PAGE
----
Tom: There are no responsibilities, and surely none to be enforced. The marketplace is a dance, not a forced march. It’s the job of leaders to help people understand the steps and get them inspired. If it’s not motivating, people won’t do it (or do it well).
Mark: Explain to me please the irony of the fact that in a world of more choice, success seems increasingly to depend on delivering greater simplicity.
Belief is driven by what we would wish something to be.
Tom: Belief requires focus, by the people delivering value and those receiving value. The more complex the process the more it triggers the rational mind to kick in, which derails the feeling mind from its journey across the bridge of belief. The word “belief” comes from the Middle English “lief,” which means to wish. So belief is driven by what we would wish something to be. If we become confused or frustrated with it, we will typically choose something different.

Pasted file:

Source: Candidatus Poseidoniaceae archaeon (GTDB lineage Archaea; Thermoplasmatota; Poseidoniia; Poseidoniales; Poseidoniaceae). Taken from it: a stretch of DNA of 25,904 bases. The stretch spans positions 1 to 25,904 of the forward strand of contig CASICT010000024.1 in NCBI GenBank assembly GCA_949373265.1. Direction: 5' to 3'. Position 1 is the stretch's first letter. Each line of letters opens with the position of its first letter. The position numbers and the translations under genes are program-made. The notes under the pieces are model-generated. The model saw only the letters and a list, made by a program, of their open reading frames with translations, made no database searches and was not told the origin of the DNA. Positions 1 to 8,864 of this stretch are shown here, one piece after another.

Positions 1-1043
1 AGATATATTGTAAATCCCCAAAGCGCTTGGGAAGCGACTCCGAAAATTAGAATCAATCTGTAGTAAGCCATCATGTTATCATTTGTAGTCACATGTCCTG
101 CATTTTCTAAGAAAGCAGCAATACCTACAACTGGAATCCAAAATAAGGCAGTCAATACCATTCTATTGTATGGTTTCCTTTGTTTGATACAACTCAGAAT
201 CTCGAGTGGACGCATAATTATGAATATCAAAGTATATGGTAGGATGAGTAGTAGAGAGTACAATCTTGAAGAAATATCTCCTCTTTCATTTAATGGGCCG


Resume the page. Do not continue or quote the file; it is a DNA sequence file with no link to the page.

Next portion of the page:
Mark: What are the best rewards we can offer people?
Tom: A pleasurable aesthetic experience, an improved sense of control over their lives, and advancement in their personal narratives.
Mark: You say that greater leaders “hide the how”. In an age of transparency, shouldn’t leaders be more obvious?
Tom: I don’t quite follow the notion that everything should be laid out there, because technology has enabled it to be laid out there. Great leaders know that belief is driven by people’s senses and feelings, that they’re moved by their imaginations. So they work hard to bring those mental images to life, while keeping the nuts and bolts, the magic, hidden. This keeps the mystery and passion alive and vibrant.